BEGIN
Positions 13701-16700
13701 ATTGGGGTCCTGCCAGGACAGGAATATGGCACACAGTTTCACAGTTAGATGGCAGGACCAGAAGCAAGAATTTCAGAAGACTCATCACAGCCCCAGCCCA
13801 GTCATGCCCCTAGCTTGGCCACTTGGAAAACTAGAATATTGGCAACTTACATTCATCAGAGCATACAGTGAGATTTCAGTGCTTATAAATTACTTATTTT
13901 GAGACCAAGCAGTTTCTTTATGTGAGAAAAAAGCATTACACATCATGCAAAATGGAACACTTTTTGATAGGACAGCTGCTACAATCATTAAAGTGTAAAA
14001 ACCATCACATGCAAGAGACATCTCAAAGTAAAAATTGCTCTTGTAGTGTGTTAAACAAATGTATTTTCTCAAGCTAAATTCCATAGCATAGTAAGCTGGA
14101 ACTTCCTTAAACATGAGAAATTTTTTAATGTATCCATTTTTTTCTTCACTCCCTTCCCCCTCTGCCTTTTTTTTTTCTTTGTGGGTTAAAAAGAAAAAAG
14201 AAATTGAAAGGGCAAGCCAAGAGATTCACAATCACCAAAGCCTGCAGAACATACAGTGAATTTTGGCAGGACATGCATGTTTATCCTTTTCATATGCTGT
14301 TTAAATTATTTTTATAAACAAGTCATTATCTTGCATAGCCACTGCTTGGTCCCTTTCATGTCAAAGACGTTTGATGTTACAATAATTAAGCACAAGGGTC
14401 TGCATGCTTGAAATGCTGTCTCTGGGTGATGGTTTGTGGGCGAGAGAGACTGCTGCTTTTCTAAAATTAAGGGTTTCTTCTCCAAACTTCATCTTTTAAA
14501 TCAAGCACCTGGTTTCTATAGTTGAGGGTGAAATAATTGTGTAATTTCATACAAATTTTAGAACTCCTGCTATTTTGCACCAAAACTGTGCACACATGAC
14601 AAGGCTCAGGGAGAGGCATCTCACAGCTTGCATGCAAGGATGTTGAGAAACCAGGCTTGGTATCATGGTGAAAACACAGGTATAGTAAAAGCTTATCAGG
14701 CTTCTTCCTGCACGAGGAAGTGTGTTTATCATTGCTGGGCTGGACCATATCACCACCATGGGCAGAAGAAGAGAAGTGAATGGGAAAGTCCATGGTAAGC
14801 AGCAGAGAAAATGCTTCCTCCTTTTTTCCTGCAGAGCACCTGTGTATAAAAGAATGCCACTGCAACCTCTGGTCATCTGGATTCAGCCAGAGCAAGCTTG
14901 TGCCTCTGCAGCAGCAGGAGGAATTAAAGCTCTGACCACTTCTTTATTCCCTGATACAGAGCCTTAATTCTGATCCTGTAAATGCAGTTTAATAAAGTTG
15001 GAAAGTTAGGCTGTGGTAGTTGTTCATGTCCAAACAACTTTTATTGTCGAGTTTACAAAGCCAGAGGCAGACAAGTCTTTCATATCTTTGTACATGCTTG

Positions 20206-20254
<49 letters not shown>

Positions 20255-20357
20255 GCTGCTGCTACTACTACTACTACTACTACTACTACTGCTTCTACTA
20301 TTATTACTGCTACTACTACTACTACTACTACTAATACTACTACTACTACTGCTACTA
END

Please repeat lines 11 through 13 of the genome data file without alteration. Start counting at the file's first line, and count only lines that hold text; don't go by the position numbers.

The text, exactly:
14601 AAGGCTCAGGGAGAGGCATCTCACAGCTTGCATGCAAGGATGTTGAGAAACCAGGCTTGGTATCATGGTGAAAACACAGGTATAGTAAAAGCTTATCAGG
14701 CTTCTTCCTGCACGAGGAAGTGTGTTTATCATTGCTGGGCTGGACCATATCACCACCATGGGCAGAAGAAGAGAAGTGAATGGGAAAGTCCATGGTAAGC
14801 AGCAGAGAAAATGCTTCCTCCTTTTTTCCTGCAGAGCACCTGTGTATAAAAGAATGCCACTGCAACCTCTGGTCATCTGGATTCAGCCAGAGCAAGCTTG